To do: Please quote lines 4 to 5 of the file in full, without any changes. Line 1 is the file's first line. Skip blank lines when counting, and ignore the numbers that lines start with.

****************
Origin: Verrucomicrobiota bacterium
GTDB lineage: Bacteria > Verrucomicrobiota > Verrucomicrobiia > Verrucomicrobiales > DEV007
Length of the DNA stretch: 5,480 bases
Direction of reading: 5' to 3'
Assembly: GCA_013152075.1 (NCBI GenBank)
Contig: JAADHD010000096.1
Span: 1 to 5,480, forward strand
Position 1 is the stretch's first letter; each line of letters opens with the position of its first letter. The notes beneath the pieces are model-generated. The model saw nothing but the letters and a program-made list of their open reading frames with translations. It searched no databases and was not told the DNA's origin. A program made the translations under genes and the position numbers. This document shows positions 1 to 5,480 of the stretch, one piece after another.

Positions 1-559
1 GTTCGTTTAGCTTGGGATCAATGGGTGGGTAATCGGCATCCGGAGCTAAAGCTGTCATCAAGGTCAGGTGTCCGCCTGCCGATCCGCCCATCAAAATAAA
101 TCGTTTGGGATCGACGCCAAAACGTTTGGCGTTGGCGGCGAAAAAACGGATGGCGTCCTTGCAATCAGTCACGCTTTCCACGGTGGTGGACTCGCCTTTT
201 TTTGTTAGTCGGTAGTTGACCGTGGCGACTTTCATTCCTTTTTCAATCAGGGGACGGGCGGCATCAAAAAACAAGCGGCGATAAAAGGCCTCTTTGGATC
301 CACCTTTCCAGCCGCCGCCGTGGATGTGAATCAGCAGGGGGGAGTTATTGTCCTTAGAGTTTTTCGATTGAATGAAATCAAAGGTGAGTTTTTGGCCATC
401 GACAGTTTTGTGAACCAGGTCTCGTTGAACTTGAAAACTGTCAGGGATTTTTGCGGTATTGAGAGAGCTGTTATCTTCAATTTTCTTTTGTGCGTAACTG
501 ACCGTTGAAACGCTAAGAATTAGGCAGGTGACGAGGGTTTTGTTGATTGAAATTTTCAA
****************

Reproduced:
Direction of reading: 5' to 3'
Assembly: GCA_013152075.1 (NCBI GenBank)